Hollins looks for new high vs. No. 3 Florida

AUSTIN, Texas -- In the middle of bemoaning his own and his team's fate, UCLA's Ben Howland had to stop and marvel at the actions of his team's most recent and victorious foe, Andre Hollins.

"And then Hollins, and I should have mentioned him in my opening statement, played great," Howland said. "Their point guard was unbelievable tonight. Just how effective he was. Shooting the ball and pulling up."

Over and over again, Hollins was doing just that.

"My teammates believe in me, and they know I can make the shot," Hollins said.

Well, now everybody else does, too. Really, had it just been Hollins' shooting, maybe UCLA could have handled him and the Gophers. But aside from Hollins' 28 points -- 5-of-8 on 3s -- he had nine rebounds and five assists against what was a longer, more athletic team. The 28 was double his season average. (He did have a career-high 41 against Memphis in November.) The nine rebounds was more than twice his season average (3.7) and, just like everything else, the assists were above his season average, as well (3.5).

"Growing up as a little kid, you just dream of these moments," Hollins said.

It's one thing to dream of them, it is quite another to seize them.

Hollins was able to do just that, and, because of it, propel a team that had lost 11 of 16 with a slightly embattled coach into the round of 32.

"When he gets going and gets into a rhythm, he is a very, very difficult guy to stop," said Florida coach Billy Donovan.

All that is great, but Hollins and Minnesota have to turn around and face Florida. Although the team from La-La Land played with exactly that attitude, Donovan and Florida have a tinge more ferocity in their makeup. That was evident when the Gators held the nation's highest-scoring team, Northwestern State, to 34 points below its average in the teams' game Friday night. (By the way, UCLA allowed Minnesota to score 15 points more than its season average.)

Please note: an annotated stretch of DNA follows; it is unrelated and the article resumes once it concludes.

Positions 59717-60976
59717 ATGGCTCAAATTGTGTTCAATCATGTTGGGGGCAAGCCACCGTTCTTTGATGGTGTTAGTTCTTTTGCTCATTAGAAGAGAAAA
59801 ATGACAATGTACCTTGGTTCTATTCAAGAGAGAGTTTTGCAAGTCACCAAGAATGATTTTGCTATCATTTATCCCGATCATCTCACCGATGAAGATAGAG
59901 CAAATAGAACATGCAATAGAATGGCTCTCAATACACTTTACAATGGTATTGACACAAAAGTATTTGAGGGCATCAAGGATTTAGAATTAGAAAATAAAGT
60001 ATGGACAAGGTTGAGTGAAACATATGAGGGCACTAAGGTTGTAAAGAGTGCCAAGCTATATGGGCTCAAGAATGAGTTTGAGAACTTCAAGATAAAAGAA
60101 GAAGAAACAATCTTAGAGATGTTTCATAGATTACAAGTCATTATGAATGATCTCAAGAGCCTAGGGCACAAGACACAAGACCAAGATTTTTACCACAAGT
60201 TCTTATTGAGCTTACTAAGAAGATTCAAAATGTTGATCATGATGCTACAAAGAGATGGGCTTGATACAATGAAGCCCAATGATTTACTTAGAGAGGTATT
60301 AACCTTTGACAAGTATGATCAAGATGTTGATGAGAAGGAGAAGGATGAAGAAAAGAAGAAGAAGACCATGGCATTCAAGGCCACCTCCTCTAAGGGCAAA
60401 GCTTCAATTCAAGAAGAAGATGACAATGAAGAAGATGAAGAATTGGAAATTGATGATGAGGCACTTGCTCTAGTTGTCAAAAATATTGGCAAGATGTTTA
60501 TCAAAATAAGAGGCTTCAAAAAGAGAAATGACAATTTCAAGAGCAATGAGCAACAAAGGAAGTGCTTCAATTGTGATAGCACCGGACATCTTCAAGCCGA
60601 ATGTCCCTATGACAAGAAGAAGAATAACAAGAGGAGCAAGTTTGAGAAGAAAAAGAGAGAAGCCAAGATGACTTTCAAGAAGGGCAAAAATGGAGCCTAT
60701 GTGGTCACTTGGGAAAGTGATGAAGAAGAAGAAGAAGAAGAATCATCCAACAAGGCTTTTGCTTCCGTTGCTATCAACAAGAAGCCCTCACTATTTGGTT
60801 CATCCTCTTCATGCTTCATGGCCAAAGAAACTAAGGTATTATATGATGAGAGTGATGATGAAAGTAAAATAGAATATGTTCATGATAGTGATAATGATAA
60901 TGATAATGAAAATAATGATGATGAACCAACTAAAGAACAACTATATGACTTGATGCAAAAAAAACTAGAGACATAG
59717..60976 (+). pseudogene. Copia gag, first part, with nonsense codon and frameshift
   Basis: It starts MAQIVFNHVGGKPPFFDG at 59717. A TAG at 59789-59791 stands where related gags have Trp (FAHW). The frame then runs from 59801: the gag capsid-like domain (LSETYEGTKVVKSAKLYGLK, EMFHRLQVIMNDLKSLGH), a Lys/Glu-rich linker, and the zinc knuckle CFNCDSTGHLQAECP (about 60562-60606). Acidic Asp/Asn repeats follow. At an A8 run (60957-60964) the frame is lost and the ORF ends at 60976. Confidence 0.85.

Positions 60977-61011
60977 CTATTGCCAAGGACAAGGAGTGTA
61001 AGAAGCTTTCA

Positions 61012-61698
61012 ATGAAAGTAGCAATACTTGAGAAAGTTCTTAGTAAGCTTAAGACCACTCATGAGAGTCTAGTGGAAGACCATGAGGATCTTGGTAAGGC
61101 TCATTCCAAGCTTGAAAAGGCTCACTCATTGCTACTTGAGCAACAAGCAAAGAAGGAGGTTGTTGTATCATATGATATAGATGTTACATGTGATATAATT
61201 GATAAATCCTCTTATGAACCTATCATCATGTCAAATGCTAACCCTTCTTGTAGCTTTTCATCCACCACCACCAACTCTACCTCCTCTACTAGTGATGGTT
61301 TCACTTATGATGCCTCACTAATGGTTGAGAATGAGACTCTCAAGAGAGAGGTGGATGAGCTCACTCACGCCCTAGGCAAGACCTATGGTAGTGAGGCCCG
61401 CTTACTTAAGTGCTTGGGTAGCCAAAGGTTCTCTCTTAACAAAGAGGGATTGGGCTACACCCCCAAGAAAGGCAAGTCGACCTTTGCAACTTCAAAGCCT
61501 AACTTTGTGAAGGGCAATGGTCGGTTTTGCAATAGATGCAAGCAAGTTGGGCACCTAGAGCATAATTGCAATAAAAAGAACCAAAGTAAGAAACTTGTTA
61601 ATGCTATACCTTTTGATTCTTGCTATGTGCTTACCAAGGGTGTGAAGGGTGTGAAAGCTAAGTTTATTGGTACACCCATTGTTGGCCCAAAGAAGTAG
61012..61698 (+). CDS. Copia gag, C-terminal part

"I'm pretty familiar with Billy Donovan; we played quite a few games against each other when I was at Kentucky," Minnesota coach Tubby Smith said.

Thing was, back then, Smith had Kentucky talent -- plus a smidge of talent at Georgia one year -- and used it to go 16-8 against Donovan in the SEC. Now it's Donovan with the superior talent and, more specifically, a shutdown defensive talent in Scottie Wilbekin, who will be wrapped all over Hollins.

"He has three qualities that enable him to be very, very good," Donovan said of Wilbekin. "First, he has great feet. The second thing is he is a physical defender. He can go through, around and off screens very well. Third, he is a guy that is a tough-minded defender, maybe more so than any guy I have coached. He values that."

So does Hollins.

"I just let my teammates get in the flow first of all, feeding off them, and make sure that I am playing well defensively first of all, and let that feed over to my offensive game," Hollins said.

It's also not as if Hollins has been going against stiffs all year. The Big Ten does feature Aaron Craft. The Ohio State point guard is considered one of the top defenders in the country.

"You have to be a little bit more decisive with your moves and how you are going to attack, be a little bit more secure with the ball," Hollins said of playing against players such as Craft.